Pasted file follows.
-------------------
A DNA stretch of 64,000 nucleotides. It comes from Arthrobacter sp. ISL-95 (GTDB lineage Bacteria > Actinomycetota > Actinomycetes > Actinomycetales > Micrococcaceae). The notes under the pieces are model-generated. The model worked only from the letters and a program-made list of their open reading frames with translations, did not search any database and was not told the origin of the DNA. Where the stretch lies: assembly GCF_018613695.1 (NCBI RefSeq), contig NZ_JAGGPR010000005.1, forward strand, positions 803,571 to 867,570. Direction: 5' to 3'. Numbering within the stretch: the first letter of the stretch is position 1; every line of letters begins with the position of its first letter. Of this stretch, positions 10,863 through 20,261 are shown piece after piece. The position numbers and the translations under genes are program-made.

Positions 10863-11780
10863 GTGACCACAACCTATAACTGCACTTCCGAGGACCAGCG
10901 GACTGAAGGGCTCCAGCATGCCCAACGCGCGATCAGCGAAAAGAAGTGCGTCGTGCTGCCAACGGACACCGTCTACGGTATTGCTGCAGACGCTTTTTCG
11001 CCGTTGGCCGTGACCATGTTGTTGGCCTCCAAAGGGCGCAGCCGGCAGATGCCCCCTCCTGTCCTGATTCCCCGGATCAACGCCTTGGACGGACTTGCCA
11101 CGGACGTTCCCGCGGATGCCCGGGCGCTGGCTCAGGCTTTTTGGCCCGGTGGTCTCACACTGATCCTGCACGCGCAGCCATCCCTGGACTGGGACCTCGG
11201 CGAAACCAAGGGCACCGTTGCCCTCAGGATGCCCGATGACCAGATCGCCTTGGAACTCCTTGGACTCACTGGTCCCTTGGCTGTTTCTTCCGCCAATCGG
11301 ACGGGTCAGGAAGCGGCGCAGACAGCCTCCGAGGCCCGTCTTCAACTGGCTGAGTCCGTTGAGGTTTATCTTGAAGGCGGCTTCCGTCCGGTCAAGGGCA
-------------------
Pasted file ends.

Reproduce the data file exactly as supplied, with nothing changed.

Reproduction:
A DNA stretch of 64,000 nucleotides. It comes from Arthrobacter sp. ISL-95 (GTDB lineage Bacteria > Actinomycetota > Actinomycetes > Actinomycetales > Micrococcaceae). The notes under the pieces are model-generated. The model worked only from the letters and a program-made list of their open reading frames with translations, did not search any database and was not told the origin of the DNA. Where the stretch lies: assembly GCF_018613695.1 (NCBI RefSeq), contig NZ_JAGGPR010000005.1, forward strand, positions 803,571 to 867,570. Direction: 5' to 3'. Numbering within the stretch: the first letter of the stretch is position 1; every line of letters begins with the position of its first letter. Of this stretch, positions 10,863 through 20,261 are shown piece after piece. The position numbers and the translations under genes are program-made.

Positions 10863-11780
10863 GTGACCACAACCTATAACTGCACTTCCGAGGACCAGCG
10901 GACTGAAGGGCTCCAGCATGCCCAACGCGCGATCAGCGAAAAGAAGTGCGTCGTGCTGCCAACGGACACCGTCTACGGTATTGCTGCAGACGCTTTTTCG
11001 CCGTTGGCCGTGACCATGTTGTTGGCCTCCAAAGGGCGCAGCCGGCAGATGCCCCCTCCTGTCCTGATTCCCCGGATCAACGCCTTGGACGGACTTGCCA
11101 CGGACGTTCCCGCGGATGCCCGGGCGCTGGCTCAGGCTTTTTGGCCCGGTGGTCTCACACTGATCCTGCACGCGCAGCCATCCCTGGACTGGGACCTCGG
11201 CGAAACCAAGGGCACCGTTGCCCTCAGGATGCCCGATGACCAGATCGCCTTGGAACTCCTTGGACTCACTGGTCCCTTGGCTGTTTCTTCCGCCAATCGG
11301 ACGGGTCAGGAAGCGGCGCAGACAGCCTCCGAGGCCCGTCTTCAACTGGCTGAGTCCGTTGAGGTTTATCTTGAAGGCGGCTTCCGTCCGGTCAAGGGCA